Everything Old is "Renewed" Again
When I took the MIT course Learning Creative Learning one of the people that inspired me the most was Arvind Gupta, an engineer who has dedicated his life to toys and helping children learn. If you have not seen his TED Talk, it is a very inspiring and wonderful reminder that education is based more on ingenuity than money.
To the chagrin of my family, I am often heard saying, "Wait! Don't throw that out!" to just about everything except what is heading to our compost. There is a large pile of books on my desk threatening to topple. It is my current Maker inspiration pile including D.I.Y. Design It Yourself, Make Space, 1000 Ideas for Creative Reuse, Vinegar, Duct Tape, Milk Jugs & More, Steampunk Chic, How Things Work: the Physics of Everyday Life, Free to Learn, The Where, the Why, and the How: 75 Artists Illustrate Wondrous Mysteries of Science, The Klutz Book of Inventions, and 30-Second Elements, to name a few. At the bottom of the pile is The Joy of Less: a Minimalists Living Guide, a book that doesn't stand a chance lately. I am always finding ways to save everything knowing there is always the potential to made something old into something else. (I can see the scene from All That Jazz where Ann Reinking is dancing to "Everything Old is New Again.") A plastic milk jug can become a mask, a storage container, a paint aid, or a reusable snack container; an Altoid tin can become a first aid kit, a magnetic skating rink, a DIY travel battery for your cell phone, a lip balm container, or a tiny doll bed; and any broken appliance can be taken apart or turned into a bird, a planter, or any other work of art. I find myself turning over random pieces of plastic or other seemingly useless tidbits that normally would have been tossed quickly into recycling and wondering, what could I make with this? One thing the Maker movement is not helping me with is downsizing the stuff that I accumulate! Once you turn on your maker mind set, you begin to look at the world differently. On Tuesday we made use of the CD cases I grabbed out of my husband's trash pile. The idea came from Anna Divinsky, a professor at Pennsylvania State University, who demonstrated in her online art course at Coursera.org, how to turn them into small art collections. Our Talking Stick S.T.E.A.M. Maker program talked about the cabinets of curiosity that were popular during the 16th and 17th century, predating museums, and we looked at the assemblages of Joseph Cornell and Mark Dion's versions of a "window into the past" for inspiration. With a seed of an idea it was easy to go out and make the project our own. The results were varied and wonderful.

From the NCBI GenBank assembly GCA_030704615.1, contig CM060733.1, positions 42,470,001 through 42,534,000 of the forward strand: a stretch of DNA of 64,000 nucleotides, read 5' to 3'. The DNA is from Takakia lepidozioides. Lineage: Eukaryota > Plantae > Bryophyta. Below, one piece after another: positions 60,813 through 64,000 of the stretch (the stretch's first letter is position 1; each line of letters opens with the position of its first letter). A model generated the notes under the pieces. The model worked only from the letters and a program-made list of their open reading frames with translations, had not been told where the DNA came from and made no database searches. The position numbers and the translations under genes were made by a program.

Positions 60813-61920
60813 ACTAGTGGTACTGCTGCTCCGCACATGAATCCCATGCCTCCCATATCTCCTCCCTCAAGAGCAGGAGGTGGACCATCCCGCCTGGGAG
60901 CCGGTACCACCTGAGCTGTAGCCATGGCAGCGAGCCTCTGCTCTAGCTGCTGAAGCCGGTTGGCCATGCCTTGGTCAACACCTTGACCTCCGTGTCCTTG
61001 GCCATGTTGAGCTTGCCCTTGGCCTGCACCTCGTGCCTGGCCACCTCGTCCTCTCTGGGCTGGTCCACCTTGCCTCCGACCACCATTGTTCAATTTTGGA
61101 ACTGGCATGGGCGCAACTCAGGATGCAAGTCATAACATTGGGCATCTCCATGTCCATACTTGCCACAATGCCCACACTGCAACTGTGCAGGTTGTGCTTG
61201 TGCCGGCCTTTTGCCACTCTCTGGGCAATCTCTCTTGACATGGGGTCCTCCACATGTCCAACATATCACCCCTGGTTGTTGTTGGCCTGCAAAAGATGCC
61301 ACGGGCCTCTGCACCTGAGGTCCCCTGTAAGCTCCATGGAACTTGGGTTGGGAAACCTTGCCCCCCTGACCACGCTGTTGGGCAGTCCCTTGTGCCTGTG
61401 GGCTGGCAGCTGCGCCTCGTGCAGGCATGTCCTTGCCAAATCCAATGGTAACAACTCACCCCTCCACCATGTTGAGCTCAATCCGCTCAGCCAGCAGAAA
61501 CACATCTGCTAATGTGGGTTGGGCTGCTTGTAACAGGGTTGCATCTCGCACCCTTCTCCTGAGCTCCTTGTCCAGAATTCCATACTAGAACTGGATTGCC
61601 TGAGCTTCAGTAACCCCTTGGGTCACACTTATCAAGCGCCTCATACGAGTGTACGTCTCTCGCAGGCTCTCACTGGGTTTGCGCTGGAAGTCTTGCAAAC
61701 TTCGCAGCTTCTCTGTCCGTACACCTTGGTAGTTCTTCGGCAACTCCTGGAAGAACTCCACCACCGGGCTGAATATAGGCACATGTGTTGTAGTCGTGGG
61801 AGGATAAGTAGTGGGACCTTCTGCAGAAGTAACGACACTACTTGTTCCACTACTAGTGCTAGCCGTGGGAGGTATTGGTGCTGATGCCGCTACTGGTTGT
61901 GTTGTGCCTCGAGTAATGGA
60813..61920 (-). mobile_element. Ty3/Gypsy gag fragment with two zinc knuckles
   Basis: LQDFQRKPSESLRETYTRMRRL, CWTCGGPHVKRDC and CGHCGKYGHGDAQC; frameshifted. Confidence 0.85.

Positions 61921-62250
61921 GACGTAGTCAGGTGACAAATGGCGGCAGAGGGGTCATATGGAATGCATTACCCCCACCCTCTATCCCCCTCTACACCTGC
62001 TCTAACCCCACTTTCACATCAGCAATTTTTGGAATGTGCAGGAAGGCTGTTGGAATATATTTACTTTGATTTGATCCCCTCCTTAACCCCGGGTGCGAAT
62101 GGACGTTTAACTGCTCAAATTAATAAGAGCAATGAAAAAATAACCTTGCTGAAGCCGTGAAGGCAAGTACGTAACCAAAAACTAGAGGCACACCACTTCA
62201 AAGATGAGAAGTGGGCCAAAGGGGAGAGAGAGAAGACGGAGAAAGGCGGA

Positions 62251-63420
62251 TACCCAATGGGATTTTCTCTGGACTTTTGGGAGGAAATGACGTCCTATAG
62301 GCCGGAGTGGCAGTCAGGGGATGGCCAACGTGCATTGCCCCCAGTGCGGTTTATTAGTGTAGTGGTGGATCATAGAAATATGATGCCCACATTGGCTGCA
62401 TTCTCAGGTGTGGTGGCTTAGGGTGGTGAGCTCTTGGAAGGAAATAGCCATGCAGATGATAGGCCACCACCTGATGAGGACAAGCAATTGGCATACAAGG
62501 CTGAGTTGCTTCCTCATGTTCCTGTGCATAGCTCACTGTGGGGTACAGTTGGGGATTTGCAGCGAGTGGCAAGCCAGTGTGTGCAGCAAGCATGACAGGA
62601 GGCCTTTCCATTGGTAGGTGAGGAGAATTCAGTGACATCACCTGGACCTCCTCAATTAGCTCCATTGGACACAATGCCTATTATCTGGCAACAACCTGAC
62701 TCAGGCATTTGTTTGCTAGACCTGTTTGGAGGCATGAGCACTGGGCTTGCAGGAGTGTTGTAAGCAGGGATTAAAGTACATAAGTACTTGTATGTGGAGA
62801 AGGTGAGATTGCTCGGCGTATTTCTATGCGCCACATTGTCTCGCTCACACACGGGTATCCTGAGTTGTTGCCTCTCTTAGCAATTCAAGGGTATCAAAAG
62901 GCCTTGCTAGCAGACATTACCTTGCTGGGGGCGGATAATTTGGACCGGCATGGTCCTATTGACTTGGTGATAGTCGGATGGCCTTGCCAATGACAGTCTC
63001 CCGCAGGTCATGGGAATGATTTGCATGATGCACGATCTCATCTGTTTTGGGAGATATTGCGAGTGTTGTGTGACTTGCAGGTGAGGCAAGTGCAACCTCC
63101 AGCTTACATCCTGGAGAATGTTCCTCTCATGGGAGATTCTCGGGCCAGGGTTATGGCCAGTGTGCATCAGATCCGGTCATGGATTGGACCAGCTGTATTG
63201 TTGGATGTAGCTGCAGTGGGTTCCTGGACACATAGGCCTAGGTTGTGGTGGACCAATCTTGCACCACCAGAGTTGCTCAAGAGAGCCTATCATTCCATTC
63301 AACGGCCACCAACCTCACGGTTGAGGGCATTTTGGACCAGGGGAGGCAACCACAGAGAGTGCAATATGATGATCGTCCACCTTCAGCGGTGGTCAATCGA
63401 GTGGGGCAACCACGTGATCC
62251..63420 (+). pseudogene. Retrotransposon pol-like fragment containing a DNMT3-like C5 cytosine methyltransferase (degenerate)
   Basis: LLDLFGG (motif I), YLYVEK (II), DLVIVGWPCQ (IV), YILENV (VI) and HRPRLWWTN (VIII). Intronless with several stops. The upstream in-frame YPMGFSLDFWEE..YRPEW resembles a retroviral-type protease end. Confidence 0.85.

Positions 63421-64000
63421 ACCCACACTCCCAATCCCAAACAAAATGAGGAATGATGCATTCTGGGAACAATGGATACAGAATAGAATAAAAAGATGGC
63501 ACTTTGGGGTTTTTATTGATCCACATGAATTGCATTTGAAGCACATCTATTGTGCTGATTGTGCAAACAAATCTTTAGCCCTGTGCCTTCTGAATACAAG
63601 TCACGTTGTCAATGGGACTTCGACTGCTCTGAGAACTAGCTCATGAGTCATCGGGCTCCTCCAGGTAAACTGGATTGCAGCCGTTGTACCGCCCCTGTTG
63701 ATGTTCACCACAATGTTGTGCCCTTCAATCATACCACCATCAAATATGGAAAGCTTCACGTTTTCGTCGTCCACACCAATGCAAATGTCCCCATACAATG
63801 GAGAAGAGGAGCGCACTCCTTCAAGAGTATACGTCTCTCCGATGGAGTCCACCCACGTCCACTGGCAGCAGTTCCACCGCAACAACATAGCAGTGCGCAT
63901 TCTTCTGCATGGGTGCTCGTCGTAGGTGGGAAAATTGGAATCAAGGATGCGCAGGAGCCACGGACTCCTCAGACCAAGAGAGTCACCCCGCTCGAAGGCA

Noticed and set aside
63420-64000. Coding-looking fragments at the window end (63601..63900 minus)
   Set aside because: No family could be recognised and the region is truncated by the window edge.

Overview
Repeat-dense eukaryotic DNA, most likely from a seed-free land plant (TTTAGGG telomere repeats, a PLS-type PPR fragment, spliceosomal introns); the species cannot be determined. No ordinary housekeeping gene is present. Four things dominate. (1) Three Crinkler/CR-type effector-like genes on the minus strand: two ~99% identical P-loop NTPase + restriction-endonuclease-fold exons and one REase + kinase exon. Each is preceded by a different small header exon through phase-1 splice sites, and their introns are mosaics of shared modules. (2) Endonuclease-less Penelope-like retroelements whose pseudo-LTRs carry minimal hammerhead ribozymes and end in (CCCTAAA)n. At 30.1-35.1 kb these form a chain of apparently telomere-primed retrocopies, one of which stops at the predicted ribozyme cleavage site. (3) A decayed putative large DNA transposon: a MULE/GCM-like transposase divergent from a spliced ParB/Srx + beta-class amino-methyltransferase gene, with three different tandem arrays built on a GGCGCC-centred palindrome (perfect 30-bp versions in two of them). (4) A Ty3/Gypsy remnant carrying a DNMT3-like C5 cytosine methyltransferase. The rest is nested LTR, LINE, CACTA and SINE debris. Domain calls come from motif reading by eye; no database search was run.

The Thursday S.T.E.A.M. Maker program began working with recycled paper: toilet paper rolls, to be exact, because in true maker style, with imagination any material at hand can bring out your inner maker. We found our inspiration in the whimsical, slightly grumpy looking faces of artist Junior Fritz Jacquet.
Using Jaquet's faces as our starting point, we made faces, boats, collages, animals, and body art.
Last week, reuse was the focus of our making. Now the young people in S.T.E.A.M. Maker are honing in on what they would like to start working on for their first independent project. With so many options and ideas picking just one can be challenging. We discussed goal setting and steps, possible needs and materials. We are excited to begin.